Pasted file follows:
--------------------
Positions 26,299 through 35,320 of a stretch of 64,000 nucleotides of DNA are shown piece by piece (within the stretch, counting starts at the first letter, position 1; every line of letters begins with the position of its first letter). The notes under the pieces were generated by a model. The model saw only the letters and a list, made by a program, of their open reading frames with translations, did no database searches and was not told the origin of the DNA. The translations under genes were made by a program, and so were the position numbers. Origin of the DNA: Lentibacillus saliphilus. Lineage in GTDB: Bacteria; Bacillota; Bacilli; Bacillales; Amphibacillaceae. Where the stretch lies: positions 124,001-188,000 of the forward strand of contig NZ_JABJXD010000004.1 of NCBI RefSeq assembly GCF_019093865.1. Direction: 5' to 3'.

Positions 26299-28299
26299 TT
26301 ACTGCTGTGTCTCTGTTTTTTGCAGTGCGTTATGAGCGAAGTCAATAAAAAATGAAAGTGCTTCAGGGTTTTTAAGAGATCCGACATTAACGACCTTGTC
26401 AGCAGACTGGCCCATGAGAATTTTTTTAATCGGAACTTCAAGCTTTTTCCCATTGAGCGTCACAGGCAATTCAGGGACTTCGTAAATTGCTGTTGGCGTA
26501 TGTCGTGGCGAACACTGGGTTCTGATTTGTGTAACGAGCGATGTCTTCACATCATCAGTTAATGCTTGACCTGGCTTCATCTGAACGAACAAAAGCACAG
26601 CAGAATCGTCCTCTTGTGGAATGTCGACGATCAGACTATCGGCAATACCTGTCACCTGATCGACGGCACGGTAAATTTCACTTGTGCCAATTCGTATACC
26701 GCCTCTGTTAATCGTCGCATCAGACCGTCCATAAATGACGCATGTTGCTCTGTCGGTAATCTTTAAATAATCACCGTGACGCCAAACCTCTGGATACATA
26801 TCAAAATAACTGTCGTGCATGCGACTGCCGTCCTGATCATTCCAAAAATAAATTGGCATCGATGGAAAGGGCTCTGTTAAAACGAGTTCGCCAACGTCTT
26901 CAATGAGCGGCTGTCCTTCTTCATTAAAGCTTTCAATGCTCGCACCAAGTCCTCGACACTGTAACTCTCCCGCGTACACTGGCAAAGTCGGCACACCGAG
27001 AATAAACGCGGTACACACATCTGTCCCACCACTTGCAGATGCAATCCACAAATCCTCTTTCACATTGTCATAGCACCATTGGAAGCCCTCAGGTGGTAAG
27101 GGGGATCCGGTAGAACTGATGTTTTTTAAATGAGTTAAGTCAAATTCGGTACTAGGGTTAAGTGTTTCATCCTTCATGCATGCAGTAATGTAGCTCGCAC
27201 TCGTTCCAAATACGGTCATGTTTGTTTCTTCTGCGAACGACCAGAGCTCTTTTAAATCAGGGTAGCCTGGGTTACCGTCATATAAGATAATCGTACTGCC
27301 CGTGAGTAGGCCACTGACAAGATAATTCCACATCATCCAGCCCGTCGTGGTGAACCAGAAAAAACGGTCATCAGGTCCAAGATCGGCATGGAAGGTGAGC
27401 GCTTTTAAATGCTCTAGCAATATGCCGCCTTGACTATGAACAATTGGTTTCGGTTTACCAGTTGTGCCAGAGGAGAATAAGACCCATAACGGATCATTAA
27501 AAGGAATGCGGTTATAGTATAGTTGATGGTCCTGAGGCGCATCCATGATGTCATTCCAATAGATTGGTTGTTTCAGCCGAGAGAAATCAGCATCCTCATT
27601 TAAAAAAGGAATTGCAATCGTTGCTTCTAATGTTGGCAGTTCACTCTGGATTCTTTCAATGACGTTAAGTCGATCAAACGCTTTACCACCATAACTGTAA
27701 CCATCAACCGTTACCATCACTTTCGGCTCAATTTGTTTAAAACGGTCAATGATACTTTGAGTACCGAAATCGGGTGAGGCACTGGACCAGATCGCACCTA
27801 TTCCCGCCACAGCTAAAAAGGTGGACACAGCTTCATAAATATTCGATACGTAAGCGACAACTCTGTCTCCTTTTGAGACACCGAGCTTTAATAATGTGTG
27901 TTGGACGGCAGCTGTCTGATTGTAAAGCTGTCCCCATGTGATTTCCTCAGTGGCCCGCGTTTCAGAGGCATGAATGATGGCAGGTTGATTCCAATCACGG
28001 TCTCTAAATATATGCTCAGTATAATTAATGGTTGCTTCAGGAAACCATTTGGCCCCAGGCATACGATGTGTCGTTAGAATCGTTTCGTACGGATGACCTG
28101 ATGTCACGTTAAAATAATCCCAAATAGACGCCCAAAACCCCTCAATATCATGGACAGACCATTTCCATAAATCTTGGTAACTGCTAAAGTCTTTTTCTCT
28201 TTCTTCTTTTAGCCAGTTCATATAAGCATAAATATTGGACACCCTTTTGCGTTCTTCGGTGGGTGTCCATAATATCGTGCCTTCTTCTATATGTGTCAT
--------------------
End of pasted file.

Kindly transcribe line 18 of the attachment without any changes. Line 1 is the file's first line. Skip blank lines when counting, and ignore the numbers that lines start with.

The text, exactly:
27701 CCATCAACCGTTACCATCACTTTCGGCTCAATTTGTTTAAAACGGTCAATGATACTTTGAGTACCGAAATCGGGTGAGGCACTGGACCAGATCGCACCTA